An American wigeon last night in Borrego Springs, California. Off this morning to attend the Friday sessions of the North American Nature Photographers Summit – maybe I’ll see some of you there?
A male Anna’s Hummingbird in our campsite yesterday. They also have a nest in our campsite, but this guy wouldn’t know anything about that – the female builds the nest, raises, feeds and cares for the young.
Canon 5D III, Canon 100-400 II, at 400 iso, 1/1250 at f/5.6, iso 1250. Anza-Borrego Desert State Park, California. Backlit by the sun, front lit by light reflecting off RV window.
Think I just met the world’s smartest White-crowned Sparrow!
We had a red ant colony at our last campsite, and as you probably know, these little guys are impressive to watch as they are able to haul relatively large loads of food on their backs, and carry them long distances back to their holes. Well one particular White-crowned Sparrow figured this out and would just stand near the opening to the colony and pick the bits of food off the backs of the unsuspecting ants! He did it over and over. Sometimes it would get the ant too, they most not taste too good as the sparrow would quickly spit it out, and then pick up just the piece of food.
It was entertaining to watch, and fascinating to see such a small animal develop a learned behavior. Unfortunately I didn’t capture any images of the interaction, this is a White-crowned Sparrow in camp last night.
A steady dose of 80 degree temps is really speeding up the wildflower bloom. A week earlier, this was just a bunch of green plants. Now, there is a fair amount of blooming Sand Verbena, along with a number of other species. So far, it looks to be a pretty good year for Sand Verbena and Desert Lily, and maybe not as good for other photographer favorites like Desert Gold and Brittlebush, although it is still early.
I have two bits of good news regarding the desert wildflower bloom in Anza-Borrego. First, not only are there lots of wildflower plants popping up all around – some areas are really green, but there are actually a few wildflowers already blooming as you can see from this desert lily photographed yesterday. I have also seen patches of sand verbena as well.
But, there are very promising looking areas, I think in a few weeks it could be a good year – maybe not a great year, but certainly much better then the last three. Maybe it is because the plant is easy to recognize, but I’m seeing lots of desert lilies in particular – one of my favorite desert wildflowers.
On top of that, it rained most of the night late last week, so that will only help, that is as long as things don’t get too hot. The forecast is for highs in the uppers 70’s, low 80’s for the next week, as long as we avoid the 90’s I think we are ok.
What is the other good news? The lack of Sahara Mustard! Articles in the local newspaper speculated last year that three years of drought should have killed off the seed bank of this highly invasive species, and so far, that seems to be true!
I have been spending at least a month here for a number of years each winter so I have a pretty good feel for the wildflowers, but if you don’t believe me, here are some other opinions:
Even the Park Ranger who I obtain my workshop permit from thought it could be the best year in many years – baring a hot spell.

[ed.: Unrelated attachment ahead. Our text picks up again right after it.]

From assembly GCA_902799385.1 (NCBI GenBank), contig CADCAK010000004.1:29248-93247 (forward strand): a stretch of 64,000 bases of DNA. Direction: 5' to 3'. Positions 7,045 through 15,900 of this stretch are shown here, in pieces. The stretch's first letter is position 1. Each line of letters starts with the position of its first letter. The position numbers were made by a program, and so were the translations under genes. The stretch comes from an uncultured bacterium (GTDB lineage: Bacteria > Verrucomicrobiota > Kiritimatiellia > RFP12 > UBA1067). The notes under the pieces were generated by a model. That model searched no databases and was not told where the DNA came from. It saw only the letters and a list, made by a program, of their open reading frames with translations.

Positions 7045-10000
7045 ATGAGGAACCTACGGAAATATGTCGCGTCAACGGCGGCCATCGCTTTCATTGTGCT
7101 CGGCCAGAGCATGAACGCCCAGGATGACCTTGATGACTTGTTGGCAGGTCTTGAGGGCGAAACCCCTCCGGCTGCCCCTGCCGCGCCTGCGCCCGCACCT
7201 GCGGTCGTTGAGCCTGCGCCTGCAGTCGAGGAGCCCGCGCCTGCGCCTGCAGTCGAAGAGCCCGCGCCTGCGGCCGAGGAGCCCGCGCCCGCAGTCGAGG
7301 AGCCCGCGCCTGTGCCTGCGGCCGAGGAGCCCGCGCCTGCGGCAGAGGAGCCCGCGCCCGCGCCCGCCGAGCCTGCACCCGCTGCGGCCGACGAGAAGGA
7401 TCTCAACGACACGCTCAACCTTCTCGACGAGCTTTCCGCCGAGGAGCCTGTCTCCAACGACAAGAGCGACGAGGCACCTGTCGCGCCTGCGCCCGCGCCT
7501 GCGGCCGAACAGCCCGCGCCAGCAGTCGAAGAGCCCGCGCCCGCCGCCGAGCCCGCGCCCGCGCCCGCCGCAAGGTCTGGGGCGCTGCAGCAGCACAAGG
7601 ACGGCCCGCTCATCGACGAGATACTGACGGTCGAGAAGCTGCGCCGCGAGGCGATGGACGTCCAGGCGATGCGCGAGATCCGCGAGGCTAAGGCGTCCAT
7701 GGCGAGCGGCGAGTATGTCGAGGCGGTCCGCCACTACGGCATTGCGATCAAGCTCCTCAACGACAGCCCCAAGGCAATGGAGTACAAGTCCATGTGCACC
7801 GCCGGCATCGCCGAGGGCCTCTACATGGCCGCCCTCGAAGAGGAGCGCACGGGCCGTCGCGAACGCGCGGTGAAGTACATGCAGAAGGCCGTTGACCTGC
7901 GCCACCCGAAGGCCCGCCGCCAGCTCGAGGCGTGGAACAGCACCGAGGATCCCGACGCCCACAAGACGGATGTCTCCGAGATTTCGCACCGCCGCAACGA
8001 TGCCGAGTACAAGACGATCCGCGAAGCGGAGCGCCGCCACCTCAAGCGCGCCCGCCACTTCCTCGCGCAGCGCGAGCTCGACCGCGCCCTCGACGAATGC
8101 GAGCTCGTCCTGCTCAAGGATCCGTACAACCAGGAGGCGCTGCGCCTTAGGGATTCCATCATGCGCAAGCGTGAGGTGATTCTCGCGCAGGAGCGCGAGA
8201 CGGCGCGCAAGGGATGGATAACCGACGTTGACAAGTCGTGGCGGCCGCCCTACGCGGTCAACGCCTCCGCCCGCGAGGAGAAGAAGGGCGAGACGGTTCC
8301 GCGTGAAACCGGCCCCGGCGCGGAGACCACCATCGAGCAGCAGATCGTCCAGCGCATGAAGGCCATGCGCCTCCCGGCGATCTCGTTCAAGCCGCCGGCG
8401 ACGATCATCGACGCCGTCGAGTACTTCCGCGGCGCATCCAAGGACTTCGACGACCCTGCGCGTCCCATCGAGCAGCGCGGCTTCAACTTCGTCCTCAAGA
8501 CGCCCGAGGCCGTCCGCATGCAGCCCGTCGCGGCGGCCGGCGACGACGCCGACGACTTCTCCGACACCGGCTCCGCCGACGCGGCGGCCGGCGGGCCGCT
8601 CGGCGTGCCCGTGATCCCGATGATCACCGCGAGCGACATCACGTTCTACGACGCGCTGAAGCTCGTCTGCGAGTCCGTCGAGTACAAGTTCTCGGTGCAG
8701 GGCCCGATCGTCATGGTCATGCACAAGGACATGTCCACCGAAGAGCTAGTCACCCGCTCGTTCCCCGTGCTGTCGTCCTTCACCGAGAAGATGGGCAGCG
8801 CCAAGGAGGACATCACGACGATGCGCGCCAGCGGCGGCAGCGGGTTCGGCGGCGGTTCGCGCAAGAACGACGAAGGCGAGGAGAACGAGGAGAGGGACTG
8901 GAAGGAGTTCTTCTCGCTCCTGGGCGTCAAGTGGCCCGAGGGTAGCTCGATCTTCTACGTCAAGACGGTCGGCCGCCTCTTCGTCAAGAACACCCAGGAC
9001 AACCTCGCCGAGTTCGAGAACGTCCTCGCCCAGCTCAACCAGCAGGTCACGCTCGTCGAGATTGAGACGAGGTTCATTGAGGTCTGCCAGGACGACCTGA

So fingers are crossed, I’ll keep posting updates here. I still think the best bloom won’t be for a few more weeks and will go well into March. The upcoming warm weather might speed things up a bit, in fact, the Swainson’s Hawks have already begun their migration through the area – the earliest this has ever been recorded.
We have decided to add an additional weekend photography workshop in Anza-Borrego Desert State Park in Southern California this Spring.
I have been teaching a couple of workshops a year each winter for many years now. There is lots to see and do there with and without the desert wildflowers, although the flowers are always a bonus! Hopefully this year we will have some wildflowers. Late last summer, Anza-Borrego was about the only area in California that received a good rainfall – as did much of Nevada and Arizona. Since then, a few more storms have dumped rain in the area leaving me some reason to have optimism.
But even without wildflowers, there is plenty to see and learn – let me know if you have any questions, otherwise follow the above link for more details.
The last two years have been very dry, but a heavy rain in August, a little rain last week, and possibly more this week give me hope for some wildflowers this year! Although, even without wildflowers, there is still plenty to see and photograph.
I have been doing a couple weekend workshops a year in Anza-Borrego for many years. This year I may only do one, and there are only two spots left, so if you are interested, give us a call or email. Here are far more details: http://www.wildnatureimages.com/Photo-Tours/Anza-Borrego-Photo-Workshop.htm
Update. Well that was fast – minutes after posting this, the last two spots filled. If you are still interested let us know – if we have enough interest, (and rain could do it) we will add a second weekend. Unfortunately there was a large increase in my Park fees, so we need a few people to make it viable. Thanks!
My before and after images were used in this PBS show on the mustard invasion in Anza-Borrego.
It will be interesting to see what happens this year – especially if it is a wet El Nino year. There was speculation in the local paper last winter claiming that the mustard can not survive 3 years of drought, and last year, being the third extremely dry year in a row may have killed off the seeds. I hope!
I like to photograph a relatively unknown spot I call the cactus garden – I see they filmed much of this in my “secret” spot. 🙂
Here are more photos of Anza-Borrego Desert State Park in Southern California.